sound patrol 5-12-05
Master mumbler makes magnificent music
Will Johnson is the indie-rock equivalent of Joyce Carol Oates, cranking out a seemingly endless supply of songs for his various musical personae: cerebral head-bangers for Centro-matic, rawboned alt-folk for his solo ventures, and delirious countrified pop for South San Gabriel, a band that comprises all four members of Centro-matic plus a rotating cast of guest musicians. As with Oates, the quality of Johnson’s work is so consistently excellent that it seems petty to carp about his prodigious output: Although keeping up is sometimes a challenge, the rewards are rich for those who bother.
The Carlton Chronicles: Not Until the Operation’s Through, the third SSG release, is no exception — at least in sonic terms. Thematically, however, it’s something of a risk: a song cycle from the point of view of a sick cat, the titular Carlton, whose delights and misadventures are elliptically recounted over the course of the CD’s nine tracks. If you ask me or my kitty-daddy, there can never be too many songs about cats (discounting dumb rockabilly slang and euphemisms for female genitalia, of course). But if you’re one of those sorry ailurophobes who can’t appreciate the finer points of feline consciousness, never fear, because the concept isn’t something that you could possibly divine without a lyric sheet. Johnson is a master mumbler — imagine a Murmur-era Michael Stipe with a mouth full of cough syrup and a head full of codeine — and the few decipherable lines that emerge are oblique and evocative enough to apply to almost anyone or anything.
Ultimately, the success of the album depends on the music, which, true to form, is unremittingly gorgeous. Johnson and his compatriots lay out iridescent doper vistas glimmering with pedal-steel guitars, banjos, vibraphones, organs, synths, multitracked vocal harmonies, and stray bursts of Zuma-worthy feedback. Despite the layers of instrumentation, producer/engineer (and drummer extraordinaire) Matt Pence keeps the feel spacious and loose, with a trippy lucidity that makes Johnson’s gnomic wordplay seem profound even at its most impenetrable.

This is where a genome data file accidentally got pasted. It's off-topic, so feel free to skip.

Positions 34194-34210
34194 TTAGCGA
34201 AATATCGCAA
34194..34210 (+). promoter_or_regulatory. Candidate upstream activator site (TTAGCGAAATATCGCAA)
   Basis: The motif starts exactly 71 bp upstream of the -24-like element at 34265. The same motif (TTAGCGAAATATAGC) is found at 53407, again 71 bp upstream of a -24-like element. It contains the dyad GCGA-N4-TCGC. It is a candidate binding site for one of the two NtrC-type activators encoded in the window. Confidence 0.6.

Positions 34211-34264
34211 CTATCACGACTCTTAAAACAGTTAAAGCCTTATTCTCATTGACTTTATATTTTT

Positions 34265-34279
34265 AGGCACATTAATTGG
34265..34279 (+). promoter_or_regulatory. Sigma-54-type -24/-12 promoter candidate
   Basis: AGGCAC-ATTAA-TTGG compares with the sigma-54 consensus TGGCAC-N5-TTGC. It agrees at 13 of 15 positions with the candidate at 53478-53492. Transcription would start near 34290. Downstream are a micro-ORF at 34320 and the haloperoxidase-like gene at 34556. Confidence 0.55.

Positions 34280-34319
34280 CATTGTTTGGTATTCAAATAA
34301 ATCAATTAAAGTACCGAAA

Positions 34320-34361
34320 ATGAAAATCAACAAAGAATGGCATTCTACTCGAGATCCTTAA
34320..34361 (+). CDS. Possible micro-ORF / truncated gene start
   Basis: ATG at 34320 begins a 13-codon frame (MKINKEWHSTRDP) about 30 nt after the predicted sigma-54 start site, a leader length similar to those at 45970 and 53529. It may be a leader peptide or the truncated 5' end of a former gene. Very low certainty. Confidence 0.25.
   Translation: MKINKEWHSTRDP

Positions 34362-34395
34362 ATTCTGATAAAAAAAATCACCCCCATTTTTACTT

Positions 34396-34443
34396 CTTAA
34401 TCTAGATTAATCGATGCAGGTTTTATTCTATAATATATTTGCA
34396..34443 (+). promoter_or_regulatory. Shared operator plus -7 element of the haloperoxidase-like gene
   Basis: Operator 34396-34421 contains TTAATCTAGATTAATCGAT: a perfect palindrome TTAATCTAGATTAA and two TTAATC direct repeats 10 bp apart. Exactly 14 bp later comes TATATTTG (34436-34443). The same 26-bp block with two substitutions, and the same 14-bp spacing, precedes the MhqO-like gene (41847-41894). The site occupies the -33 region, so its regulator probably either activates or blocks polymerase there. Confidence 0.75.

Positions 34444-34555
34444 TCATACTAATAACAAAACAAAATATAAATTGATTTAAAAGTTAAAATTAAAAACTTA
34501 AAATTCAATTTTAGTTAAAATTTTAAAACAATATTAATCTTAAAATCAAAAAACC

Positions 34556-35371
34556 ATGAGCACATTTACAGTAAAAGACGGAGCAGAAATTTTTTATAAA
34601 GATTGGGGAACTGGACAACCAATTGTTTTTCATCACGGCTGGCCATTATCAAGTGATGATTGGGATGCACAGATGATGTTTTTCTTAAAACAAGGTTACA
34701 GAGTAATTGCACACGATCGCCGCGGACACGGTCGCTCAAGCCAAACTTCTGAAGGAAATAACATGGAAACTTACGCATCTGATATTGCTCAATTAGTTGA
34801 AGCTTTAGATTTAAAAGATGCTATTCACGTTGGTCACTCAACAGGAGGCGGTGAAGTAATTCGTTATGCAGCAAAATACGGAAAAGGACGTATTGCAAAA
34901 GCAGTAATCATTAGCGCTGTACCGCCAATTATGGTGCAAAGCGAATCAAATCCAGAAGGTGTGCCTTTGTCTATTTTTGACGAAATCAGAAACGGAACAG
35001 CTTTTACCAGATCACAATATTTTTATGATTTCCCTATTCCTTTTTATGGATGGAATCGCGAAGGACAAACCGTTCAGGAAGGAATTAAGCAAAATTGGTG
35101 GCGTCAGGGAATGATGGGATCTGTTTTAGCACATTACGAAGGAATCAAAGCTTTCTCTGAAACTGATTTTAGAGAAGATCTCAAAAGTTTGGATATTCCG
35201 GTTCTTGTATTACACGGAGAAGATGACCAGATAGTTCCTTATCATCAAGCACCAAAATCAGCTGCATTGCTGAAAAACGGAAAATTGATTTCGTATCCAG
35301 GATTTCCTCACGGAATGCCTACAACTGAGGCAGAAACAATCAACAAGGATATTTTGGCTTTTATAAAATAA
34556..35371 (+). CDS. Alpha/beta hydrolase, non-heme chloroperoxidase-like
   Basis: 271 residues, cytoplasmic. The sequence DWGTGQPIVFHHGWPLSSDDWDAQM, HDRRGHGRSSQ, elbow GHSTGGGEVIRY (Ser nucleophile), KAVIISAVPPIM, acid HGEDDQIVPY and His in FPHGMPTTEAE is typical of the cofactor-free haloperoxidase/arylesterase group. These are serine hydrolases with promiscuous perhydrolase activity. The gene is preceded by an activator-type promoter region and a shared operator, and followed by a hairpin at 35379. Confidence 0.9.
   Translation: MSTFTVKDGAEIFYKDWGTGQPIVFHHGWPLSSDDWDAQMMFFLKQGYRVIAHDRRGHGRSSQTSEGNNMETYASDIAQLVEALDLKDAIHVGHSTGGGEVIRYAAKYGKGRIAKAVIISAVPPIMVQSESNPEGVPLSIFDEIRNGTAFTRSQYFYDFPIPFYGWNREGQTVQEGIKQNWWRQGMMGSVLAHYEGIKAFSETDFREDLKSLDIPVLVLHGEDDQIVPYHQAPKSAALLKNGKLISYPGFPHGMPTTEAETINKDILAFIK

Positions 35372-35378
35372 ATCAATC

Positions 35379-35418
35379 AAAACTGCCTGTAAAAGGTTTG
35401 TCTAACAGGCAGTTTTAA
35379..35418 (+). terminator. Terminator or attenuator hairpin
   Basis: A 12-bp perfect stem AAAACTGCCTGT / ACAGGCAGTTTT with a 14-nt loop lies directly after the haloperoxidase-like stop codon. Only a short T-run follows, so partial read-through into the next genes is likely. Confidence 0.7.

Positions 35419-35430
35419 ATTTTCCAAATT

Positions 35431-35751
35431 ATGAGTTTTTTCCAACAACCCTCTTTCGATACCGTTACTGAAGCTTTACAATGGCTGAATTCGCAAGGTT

Make no mistake: Nouvelle Vague is a gimmick, but, as gimmicks go, it’s a pretty good one. French DJ/producer/multiinstrumentalists Marc Collin and Olivier Libaux took 14 songs from the late-’70s/early-’80s postpunk canon, tricked them out with bossa nova arrangements, and turned them over to a bunch of sweet-throated Eurobabes who, if the press kit is to be believed, had never heard the originals. As fate would have it, nouvelle vague and bossa nova¬†both mean “new wave,” although the Portuguese term refers not to skinny ties and such but to a distinctively Brazilian genre that combines gentle tropical rhythms, melancholy lyrics, and early-’60s West Coast jazz progressions. With her wispy voice, languid phrasing, and ingenuous good looks, Astrud Gilberto was the anti-diva who epitomized this aesthetic; Nouvelle Vague’s eight rotating lead vocalists (only one of whom is actually Brazilian) are all heavily in her debt.
Obviously the recontextualization changes everything, and not always for the better. In its original incarnation, the Clash’s “Guns of Brixton” is a dub-drenched, punk-powered paean to class warfare. Nouvelle Vague’s rendition, by contrast, is merely pleasant in a lobotomized-sex-kitten kind of way. The cover of XTC’s “Making Plans for Nigel” is more successful; its wistful melody underscores the cynical lyrics instead of defanging them. Best of all, though, is the cover of the Dead Kennedys’ “Too Drunk Too F**k,” wherein French chanteuse Camille giggles and slurs her way through a litany of filth, transforming the frenetic self-loathing of the SoCal hardcore staple into something that’s sexy and playful, not just horny and dumb.